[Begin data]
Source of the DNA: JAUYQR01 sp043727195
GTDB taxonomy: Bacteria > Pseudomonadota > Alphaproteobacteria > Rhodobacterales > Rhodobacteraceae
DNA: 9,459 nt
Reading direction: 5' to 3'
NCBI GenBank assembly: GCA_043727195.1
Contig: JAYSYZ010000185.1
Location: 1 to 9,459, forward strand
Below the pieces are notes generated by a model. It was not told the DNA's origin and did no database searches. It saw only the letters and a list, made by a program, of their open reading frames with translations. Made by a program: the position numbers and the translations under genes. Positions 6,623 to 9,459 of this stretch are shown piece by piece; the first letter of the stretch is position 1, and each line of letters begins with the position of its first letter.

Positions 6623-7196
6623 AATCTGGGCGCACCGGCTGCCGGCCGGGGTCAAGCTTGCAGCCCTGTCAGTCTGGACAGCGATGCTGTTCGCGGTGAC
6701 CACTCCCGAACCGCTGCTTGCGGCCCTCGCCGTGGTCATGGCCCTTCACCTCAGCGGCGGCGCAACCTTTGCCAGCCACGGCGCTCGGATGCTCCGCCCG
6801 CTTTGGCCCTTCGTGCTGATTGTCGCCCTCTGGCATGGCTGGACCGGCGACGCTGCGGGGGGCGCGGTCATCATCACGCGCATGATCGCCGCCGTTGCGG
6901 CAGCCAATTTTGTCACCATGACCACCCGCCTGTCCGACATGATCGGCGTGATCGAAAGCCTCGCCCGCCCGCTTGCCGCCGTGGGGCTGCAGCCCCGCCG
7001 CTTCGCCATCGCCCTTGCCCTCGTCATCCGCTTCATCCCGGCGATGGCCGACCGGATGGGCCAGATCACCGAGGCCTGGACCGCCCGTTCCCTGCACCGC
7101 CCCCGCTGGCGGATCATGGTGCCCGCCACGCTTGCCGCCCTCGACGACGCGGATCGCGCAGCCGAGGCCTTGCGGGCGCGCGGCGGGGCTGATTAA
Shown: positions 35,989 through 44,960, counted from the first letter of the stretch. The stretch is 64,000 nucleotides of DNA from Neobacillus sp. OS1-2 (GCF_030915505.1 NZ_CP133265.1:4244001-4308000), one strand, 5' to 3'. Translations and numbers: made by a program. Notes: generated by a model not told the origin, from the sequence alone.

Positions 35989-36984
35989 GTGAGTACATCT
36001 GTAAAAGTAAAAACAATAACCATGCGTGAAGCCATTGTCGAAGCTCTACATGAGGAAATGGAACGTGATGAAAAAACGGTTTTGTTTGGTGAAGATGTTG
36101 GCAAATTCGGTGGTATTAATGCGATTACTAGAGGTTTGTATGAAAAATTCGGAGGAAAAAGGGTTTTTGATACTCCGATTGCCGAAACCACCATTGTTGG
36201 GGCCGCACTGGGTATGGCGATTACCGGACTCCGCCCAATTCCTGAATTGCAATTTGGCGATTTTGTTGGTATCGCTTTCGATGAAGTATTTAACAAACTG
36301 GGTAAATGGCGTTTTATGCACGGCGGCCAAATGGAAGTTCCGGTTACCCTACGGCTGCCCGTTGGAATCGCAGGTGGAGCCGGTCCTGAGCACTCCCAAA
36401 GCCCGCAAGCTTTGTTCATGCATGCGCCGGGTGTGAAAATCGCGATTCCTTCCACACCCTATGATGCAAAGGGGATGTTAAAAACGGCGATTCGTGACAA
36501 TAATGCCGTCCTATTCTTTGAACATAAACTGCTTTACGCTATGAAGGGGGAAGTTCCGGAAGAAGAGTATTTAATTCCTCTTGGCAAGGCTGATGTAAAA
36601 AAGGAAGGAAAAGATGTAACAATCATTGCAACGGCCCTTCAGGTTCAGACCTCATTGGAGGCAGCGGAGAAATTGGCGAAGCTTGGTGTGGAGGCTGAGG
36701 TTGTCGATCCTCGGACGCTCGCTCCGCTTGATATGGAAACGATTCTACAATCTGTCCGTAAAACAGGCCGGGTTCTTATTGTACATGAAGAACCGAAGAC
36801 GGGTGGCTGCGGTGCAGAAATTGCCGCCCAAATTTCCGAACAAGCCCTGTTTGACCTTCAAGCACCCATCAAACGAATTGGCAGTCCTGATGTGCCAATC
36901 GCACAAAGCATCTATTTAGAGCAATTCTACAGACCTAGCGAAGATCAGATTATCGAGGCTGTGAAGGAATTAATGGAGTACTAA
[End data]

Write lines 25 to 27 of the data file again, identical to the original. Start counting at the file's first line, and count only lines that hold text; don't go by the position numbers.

36601 AAGGAAGGAAAAGATGTAACAATCATTGCAACGGCCCTTCAGGTTCAGACCTCATTGGAGGCAGCGGAGAAATTGGCGAAGCTTGGTGTGGAGGCTGAGG
36701 TTGTCGATCCTCGGACGCTCGCTCCGCTTGATATGGAAACGATTCTACAATCTGTCCGTAAAACAGGCCGGGTTCTTATTGTACATGAAGAACCGAAGAC
36801 GGGTGGCTGCGGTGCAGAAATTGCCGCCCAAATTTCCGAACAAGCCCTGTTTGACCTTCAAGCACCCATCAAACGAATTGGCAGTCCTGATGTGCCAATC